#10 is the hardcore jailhouse duo of:

Larry and Mike (Watchmen 020)

The y make the Most Wanted Top Ten Duo list because they…

  • Are the cheapest duo fig in the game at 33 points. Of course, that means their stats are largely lacking. But they have a few things that help them, such as…
  • Probability Control when they use Duo Attack, which means the ability is key on them. They also…
  • Get a damage boost with higher-point Underworld figs on the board. And fortunately, there’s been an influx of those into the game lately. Speaking of the Underworld TA…
  • They’re an extra taxi for the team. The Brute keyword has few enough of those.
  • 6 range means that when all this is put together, they can potentially blast a target for 4 damage from relative safety (with a reroll in there). Not bad for 33 points.

So while they’re not going to carry a whole game for you, they’re a piece that actually benefits from being a duo more than it’s a drag. These inmates could be dangerous enough to rate #10 among the top duos.


Iron Man / War Machine (Web of Spider-Man 059)

Compared to some of the high-cost duos we’ll see further into the list, these movie stars haven’t aged well in the era of power creep. They’re highly vulnerable to swarms, Outwit and just plain getting based by tie-up.

Ironically, those reasons are largely why they make the list.

  • After their initial Running Shot attack, IM/WM rely heavily on their Duo Attack to lay down heavy fire. Basing them usually doesn’t work for long because few tie-up pieces can take the 7 clicks of damage.
  • And with Indomitable ability, IM/WM will be shelling out the attacks.
  • If hit past their Pulse Wave clicks (the only ones you probably won’t use Duo Attack much on), they get a Special Power, “Adaptive Response Armor,” that replaces one or both ranged duo attacks with Incap, RCE or Psychic Blast. So again, they’re using Duo Attack.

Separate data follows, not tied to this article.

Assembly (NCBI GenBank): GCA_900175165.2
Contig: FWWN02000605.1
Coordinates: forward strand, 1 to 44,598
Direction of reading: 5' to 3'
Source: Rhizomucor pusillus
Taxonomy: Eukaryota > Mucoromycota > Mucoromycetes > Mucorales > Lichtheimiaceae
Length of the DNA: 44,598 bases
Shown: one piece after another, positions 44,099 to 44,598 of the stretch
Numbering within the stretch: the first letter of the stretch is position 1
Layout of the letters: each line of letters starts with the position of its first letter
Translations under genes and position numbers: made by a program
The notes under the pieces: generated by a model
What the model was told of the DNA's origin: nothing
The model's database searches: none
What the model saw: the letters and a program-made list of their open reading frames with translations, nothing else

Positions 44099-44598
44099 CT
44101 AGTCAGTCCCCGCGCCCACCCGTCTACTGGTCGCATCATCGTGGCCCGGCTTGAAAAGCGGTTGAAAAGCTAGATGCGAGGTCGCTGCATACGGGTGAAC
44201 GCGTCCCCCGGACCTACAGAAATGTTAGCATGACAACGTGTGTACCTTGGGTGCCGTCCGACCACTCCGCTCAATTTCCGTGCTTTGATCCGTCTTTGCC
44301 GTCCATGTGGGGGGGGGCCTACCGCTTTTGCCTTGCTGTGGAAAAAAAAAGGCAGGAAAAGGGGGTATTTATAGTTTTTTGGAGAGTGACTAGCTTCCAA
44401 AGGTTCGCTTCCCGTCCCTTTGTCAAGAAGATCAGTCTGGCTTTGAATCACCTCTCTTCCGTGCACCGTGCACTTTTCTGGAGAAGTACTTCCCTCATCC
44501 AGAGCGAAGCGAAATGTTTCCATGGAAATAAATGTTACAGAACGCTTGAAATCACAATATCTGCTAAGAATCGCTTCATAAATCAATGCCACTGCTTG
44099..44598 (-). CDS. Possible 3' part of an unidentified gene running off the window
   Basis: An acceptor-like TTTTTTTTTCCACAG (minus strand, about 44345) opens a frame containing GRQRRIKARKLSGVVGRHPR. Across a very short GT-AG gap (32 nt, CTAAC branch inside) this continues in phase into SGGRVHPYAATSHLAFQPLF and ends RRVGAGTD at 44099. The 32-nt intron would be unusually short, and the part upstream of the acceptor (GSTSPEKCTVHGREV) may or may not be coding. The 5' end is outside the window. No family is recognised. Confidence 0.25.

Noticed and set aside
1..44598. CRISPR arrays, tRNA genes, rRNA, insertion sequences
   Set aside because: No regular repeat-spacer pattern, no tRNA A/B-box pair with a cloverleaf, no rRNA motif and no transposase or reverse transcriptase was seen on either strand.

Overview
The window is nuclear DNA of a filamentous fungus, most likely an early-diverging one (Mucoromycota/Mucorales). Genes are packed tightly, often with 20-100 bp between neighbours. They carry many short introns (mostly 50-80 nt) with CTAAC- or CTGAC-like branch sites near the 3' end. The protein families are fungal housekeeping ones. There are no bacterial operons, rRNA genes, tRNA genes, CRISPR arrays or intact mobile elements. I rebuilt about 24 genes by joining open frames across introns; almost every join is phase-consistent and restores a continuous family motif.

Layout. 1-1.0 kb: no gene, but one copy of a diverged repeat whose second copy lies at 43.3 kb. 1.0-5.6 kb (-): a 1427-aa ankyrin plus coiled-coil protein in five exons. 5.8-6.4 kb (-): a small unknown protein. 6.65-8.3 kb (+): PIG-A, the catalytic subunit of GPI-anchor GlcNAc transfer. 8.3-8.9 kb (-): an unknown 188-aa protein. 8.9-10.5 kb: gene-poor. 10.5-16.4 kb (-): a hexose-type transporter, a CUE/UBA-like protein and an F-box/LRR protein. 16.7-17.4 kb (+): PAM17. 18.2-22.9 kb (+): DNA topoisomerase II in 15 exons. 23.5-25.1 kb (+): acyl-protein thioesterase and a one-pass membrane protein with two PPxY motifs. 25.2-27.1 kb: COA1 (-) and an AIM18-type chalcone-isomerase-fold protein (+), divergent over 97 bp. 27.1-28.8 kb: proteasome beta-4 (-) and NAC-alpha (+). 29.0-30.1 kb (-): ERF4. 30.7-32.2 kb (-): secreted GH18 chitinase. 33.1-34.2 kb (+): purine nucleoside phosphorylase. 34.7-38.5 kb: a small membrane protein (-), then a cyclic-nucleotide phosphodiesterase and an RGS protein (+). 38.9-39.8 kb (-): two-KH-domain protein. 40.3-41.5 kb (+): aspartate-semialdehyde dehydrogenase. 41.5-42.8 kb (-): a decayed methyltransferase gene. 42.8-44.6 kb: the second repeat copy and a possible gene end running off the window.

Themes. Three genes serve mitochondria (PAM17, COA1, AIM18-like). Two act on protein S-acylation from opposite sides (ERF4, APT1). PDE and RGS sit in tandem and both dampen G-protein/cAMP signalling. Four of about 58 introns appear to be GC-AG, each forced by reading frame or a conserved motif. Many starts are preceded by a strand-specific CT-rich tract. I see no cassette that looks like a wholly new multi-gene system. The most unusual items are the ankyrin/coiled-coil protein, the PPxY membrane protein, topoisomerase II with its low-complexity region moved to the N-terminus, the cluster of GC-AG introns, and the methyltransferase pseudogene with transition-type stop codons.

• So dangerous are they with Duo Attack, that it’s the power/ability that’s most scary on them and the one most frequently countered as a defensive maneuver (assuming, of course, that their Outwit has been accounted for already).
  • There are even some very decent Split opportunities in a Golden Age game, as all the War Machines so far are well under 150 points.

Being a duo makes this somewhat overcosted piece one that still very much commands respect. It’s  #9.


#8 features the first tie of the list, in more ways than one! First we have those Super Buddies:

Blue Beetle and Booster Gold (The Brave and the Bold 052)

This duo, being both double-based and a flier, can’t be TKed or carried. Worse, their trait keeps them from using Carry themselves (guess Booster, the flying half of the pair, has his hands full with Beetle). And worst yet, you’ve got to push them to get to their best click. So how do they even make the duo list, much less over #s 10 and 9?

  • That trait also nixes the -1 penalty on the 2nd Duo Attack. This makes it a go-to ability over their Charge, even, and, combined with later clicks of Outwit or Perplex, enables them to lay down a lot of damage from 8 range.